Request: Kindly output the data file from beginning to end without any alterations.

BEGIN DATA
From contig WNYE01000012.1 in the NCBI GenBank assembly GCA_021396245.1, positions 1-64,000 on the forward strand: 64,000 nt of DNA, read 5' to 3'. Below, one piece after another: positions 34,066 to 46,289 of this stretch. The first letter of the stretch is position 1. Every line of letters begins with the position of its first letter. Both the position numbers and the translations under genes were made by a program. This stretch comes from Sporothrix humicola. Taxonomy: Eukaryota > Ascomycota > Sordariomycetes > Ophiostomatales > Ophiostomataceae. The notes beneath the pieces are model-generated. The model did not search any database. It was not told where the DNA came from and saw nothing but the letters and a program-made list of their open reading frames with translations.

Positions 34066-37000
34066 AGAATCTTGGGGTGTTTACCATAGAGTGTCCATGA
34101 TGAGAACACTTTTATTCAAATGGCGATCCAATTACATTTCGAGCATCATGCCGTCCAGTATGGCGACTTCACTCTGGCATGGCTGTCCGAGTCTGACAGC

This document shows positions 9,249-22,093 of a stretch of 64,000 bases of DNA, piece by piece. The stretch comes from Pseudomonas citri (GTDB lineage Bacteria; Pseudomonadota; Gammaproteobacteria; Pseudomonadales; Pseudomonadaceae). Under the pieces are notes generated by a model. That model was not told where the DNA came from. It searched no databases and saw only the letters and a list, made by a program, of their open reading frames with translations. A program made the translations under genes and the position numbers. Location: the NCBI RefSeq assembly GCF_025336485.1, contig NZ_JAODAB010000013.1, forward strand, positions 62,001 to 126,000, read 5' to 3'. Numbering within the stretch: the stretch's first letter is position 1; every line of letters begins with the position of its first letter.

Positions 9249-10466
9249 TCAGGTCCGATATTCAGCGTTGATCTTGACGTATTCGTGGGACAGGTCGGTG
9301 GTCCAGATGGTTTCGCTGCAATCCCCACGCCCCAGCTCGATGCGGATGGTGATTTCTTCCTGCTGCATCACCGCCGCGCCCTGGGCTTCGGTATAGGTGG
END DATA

From contig WNYE01000012.1 in the NCBI GenBank assembly GCA_021396245.1, positions 1-64,000 on the forward strand: 64,000 nt of DNA, read 5' to 3'. Below, one piece after another: positions 34,066 to 46,289 of this stretch. The first letter of the stretch is position 1. Every line of letters begins with the position of its first letter. Both the position numbers and the translations under genes were made by a program. This stretch comes from Sporothrix humicola. Taxonomy: Eukaryota > Ascomycota > Sordariomycetes > Ophiostomatales > Ophiostomataceae. The notes beneath the pieces are model-generated. The model did not search any database. It was not told where the DNA came from and saw nothing but the letters and a program-made list of their open reading frames with translations.

Positions 34066-37000
34066 AGAATCTTGGGGTGTTTACCATAGAGTGTCCATGA
34101 TGAGAACACTTTTATTCAAATGGCGATCCAATTACATTTCGAGCATCATGCCGTCCAGTATGGCGACTTCACTCTGGCATGGCTGTCCGAGTCTGACAGC

This document shows positions 9,249-22,093 of a stretch of 64,000 bases of DNA, piece by piece. The stretch comes from Pseudomonas citri (GTDB lineage Bacteria; Pseudomonadota; Gammaproteobacteria; Pseudomonadales; Pseudomonadaceae). Under the pieces are notes generated by a model. That model was not told where the DNA came from. It searched no databases and saw only the letters and a list, made by a program, of their open reading frames with translations. A program made the translations under genes and the position numbers. Location: the NCBI RefSeq assembly GCF_025336485.1, contig NZ_JAODAB010000013.1, forward strand, positions 62,001 to 126,000, read 5' to 3'. Numbering within the stretch: the stretch's first letter is position 1; every line of letters begins with the position of its first letter.

Positions 9249-10466
9249 TCAGGTCCGATATTCAGCGTTGATCTTGACGTATTCGTGGGACAGGTCGGTG
9301 GTCCAGATGGTTTCGCTGCAATCCCCACGCCCCAGCTCGATGCGGATGGTGATTTCTTCCTGCTGCATCACCGCCGCGCCCTGGGCTTCGGTATAGGTGG